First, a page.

Trapped

I don’t believe problems without solutions. If something doesn’t have a solution, it’s more than a problem. It’s a dead-end, like that story you tried to tell when you went to the emergency room with a stalk of celery in a place it shouldn’t be. You slipped while making a mirepoix? Tell it to Escoffier, bud. I once got locked on a balcony in Monte Carlo. At its scariest time, it felt like a celery-bum dead-end. When I steadied myself, I realized that it was only a problem and in this case one solved by brute force.

A few nights ago, I rolled back and forth in bed. I felt horrible. For the first time in a week, I couldn’t sleep. Minor life problems associated with…well, what they are almost always associated with… were weighing on me. I got out of bed and–as my wife refers to my acute addiction to the Internet–climbed into the box. Among the first things I came across was a link from Guinness and Poker to a video of a guy who was trapped in an elevator for 41 hours. The video was interesting, but I was more interested in the entire story. I found it here.

Suddenly, I was in a worm hole. It wasn’t just the story of Nicholas White’s imprisonment. It was eight pages of Zen. Elevators aren’t something we think about. In fact, we don’t don’t think about much, do we? Our lives are what’s important. We sometimes fail to realize that there are people who spend most of their lives considering the science and psychology of something we take for granted. The story also confirmed my long-held belief that the “Door Close” button in most elevators is like one on a Playskool toy. Doesn’t do a damn thing. Again, it’s pure Zen.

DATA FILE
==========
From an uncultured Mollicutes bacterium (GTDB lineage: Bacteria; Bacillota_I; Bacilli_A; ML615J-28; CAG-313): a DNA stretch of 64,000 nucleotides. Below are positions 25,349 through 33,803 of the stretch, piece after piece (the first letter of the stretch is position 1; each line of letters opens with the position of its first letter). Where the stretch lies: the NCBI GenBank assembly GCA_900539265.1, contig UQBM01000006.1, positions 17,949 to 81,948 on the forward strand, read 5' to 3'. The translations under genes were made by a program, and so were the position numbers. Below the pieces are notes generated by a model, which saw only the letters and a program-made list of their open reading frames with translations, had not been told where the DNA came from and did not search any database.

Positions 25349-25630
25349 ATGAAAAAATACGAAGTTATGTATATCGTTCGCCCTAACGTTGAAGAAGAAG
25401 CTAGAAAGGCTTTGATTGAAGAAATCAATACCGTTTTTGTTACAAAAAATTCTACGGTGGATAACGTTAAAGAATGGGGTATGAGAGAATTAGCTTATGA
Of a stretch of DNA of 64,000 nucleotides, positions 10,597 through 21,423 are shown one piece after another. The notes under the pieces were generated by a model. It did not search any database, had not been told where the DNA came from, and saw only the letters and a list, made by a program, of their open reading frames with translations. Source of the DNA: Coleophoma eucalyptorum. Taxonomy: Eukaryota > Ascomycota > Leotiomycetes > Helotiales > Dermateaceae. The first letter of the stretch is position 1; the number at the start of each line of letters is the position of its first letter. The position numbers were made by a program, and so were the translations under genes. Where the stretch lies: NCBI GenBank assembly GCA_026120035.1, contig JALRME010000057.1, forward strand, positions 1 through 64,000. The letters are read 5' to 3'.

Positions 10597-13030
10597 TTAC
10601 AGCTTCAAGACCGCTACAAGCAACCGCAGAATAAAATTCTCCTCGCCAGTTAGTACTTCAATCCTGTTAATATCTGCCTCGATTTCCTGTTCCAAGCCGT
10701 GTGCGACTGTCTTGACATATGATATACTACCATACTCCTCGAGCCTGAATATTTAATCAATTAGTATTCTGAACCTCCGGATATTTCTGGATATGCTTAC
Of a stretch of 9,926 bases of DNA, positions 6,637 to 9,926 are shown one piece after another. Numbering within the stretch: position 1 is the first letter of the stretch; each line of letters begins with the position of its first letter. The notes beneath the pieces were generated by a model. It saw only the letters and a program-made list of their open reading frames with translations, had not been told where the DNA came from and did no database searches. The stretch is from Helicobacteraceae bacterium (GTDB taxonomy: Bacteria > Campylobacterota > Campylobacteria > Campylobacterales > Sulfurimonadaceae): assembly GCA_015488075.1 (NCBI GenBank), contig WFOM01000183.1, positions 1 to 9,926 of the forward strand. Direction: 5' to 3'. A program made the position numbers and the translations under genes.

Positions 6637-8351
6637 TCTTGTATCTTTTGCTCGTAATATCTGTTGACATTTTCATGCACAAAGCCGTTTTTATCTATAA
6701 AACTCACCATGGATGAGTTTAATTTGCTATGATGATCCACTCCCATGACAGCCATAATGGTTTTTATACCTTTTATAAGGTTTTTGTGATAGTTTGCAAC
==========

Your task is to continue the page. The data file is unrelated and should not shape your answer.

If the entire article wasn’t interesting enough, what happened to White after he got out of the elevator was. Don’t skip to the end. Read the whole thing before you see what happened to the guy…or, more accurately, what he did to make it happen.

I can reveal the moral, though, and it’s something I could stand to remember. Being trapped is either a problem with a solution or it’s the first step to being dead. If it’s the latter, you might as well grease up the celery and do whatever you like. If it’s the former, solve the damned problem. And, unlike White, remember this: If you are trapped and get out, make sure you get everything out. If you leave something behind–your heart, mind, testicles, whatever–you’re never really out.

Brad Willis

Brad Willis is a writer based in Greenville, South Carolina. Willis spent a decade as an award-winning broadcast journalist. He has worked as a freelance writer, columnist, and professional blogger since 2005. He has also served as a commentator and guest on a wide variety of television, radio, and internet shows.

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